Chance is also a leading Tolkien scholar.[20] Her books in this field include Tolkien's Art: A "Mythology for England" (1979; revised edition 2001),[21] The Lord of the Rings: The Mythology of Power (1992; revised edition 2001), in which she uses the theoretical framework of Michel Foucault,[22][23] Tolkien and the Invention of Myth: A Reader (2004),[24] and Tolkien, Self and Other: "This Queer Creature" (2016), a biography with literary analysis.[25]

HonorsEdit

Chance was awarded a Guggenheim Fellowship in 1980[26] and has also received membership in the Institute for Advanced Study at Princeton University.[13]

She won SCMLA Best Book awards for both the Medieval Mythography series and The Literary Subversions of Medieval Women.[2]

In 2013 she was awarded an honorary doctorate of letters from Purdue University[1][2][13] and honored in a symposium at the International Congress on Medieval Studies organized by the Medieval Foremothers' Society.[13]

ReferencesEdit

  1. ^ a b c "Jane Chance, 1973–2011". Rice University Department of English. Archived from the original on December 21, 2016. Retrieved December 16, 2016.
  2. ^ a b c d e f "Jane Chance". Center for the Study of Women, Gender, and Sexuality, Rice University. Archived from the original on December 21, 2016. Retrieved December 16, 2016.
  3. ^ a b c d e f Jane Chance (2000). "'Mine is Longer': Gender Difference and Female Authority in the Academy". Medieval Feminist Forum. 30 (1): 16–23.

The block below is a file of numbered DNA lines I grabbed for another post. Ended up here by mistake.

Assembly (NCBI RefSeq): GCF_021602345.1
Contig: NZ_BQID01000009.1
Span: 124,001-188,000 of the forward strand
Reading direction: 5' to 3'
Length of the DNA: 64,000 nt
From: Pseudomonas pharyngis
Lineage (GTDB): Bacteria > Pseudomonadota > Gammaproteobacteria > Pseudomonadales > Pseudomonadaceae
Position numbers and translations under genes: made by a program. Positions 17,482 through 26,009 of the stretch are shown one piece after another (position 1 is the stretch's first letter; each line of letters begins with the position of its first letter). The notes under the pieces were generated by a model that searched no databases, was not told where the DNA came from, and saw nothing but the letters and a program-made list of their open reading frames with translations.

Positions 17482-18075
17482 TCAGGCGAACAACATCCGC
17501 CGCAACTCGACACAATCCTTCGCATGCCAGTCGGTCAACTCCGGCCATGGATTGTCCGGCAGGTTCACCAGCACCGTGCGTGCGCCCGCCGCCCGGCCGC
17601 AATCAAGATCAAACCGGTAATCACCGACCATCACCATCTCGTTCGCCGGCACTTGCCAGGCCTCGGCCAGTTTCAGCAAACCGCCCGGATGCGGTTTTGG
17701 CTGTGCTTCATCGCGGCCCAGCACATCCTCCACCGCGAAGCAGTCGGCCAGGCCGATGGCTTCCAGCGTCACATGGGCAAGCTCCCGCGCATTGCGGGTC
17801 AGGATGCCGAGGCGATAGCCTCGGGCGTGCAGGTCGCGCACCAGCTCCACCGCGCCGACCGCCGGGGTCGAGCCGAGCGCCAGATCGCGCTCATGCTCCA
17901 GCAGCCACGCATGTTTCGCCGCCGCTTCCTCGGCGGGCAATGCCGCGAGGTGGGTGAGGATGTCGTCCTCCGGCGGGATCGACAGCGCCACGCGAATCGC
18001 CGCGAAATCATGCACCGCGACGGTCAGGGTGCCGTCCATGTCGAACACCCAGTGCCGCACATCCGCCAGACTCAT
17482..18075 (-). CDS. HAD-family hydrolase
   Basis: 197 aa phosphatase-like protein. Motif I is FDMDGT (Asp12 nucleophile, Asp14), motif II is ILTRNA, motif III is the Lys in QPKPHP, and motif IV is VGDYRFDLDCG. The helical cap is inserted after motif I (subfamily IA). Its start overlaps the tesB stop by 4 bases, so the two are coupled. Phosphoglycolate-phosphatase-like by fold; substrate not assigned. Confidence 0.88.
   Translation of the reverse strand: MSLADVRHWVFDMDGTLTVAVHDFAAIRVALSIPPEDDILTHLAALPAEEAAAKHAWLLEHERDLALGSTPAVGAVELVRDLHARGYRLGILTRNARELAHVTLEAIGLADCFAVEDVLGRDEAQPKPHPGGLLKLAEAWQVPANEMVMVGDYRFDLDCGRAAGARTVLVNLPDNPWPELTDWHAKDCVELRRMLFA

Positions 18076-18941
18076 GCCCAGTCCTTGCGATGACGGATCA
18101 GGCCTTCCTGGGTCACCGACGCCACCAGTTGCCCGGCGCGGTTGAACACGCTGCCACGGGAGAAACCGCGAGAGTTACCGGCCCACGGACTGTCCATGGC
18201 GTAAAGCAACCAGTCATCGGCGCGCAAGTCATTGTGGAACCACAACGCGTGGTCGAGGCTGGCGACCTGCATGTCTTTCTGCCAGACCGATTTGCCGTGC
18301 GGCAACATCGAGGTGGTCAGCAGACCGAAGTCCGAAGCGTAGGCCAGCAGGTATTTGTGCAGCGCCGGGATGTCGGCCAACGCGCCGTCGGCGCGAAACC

4. ^ Joel Sendek (April 10, 1987). "Female faculty assemble to investigate inequalities". The Rice Thresher. p. 6.
  5. ^ Lisa Gray (April 22, 1988). "Chance charges university with discrimination". The Rice Thresher. p. 1.
  6. ^ Lorraine Snyder (November 4, 1988). "Chance suit delayed, awaits new judge". The Rice Thresher. p. 1.
  7. ^ Kraettli Epperson (November 8, 1991). "Chance appeals discrimination decision". The Rice Thresher. p. 6.
  8. ^ D. W. Robertson, Jr. (Summer 1976). "Review: The Genius Figure in Antiquity and the Middle Ages by Jane Chance Nitzsche". Comparative Literature. 28 (3: Contemporary Criticism: Theory and Practice): 288. doi:10.2307/1769227. JSTOR 1769227.
  9. ^ Sara Stanbury (Winter 1995). "Review: Medieval Mythography: From Roman North Africa to the School of Chartres, A.D. 433-1177 by JANE CHANCE". Arthuriana. 5 (4): 117–20. JSTOR 27869160.
  10. ^ Winthrop Wetherbee (January 1997). "Review: Medieval Mythography: From Roman North Africa to the School of Chartres, A.D. 433–1177, by Jane Chance". Speculum. 72 (1): 125–27. doi:10.2307/2865880. JSTOR 2865880.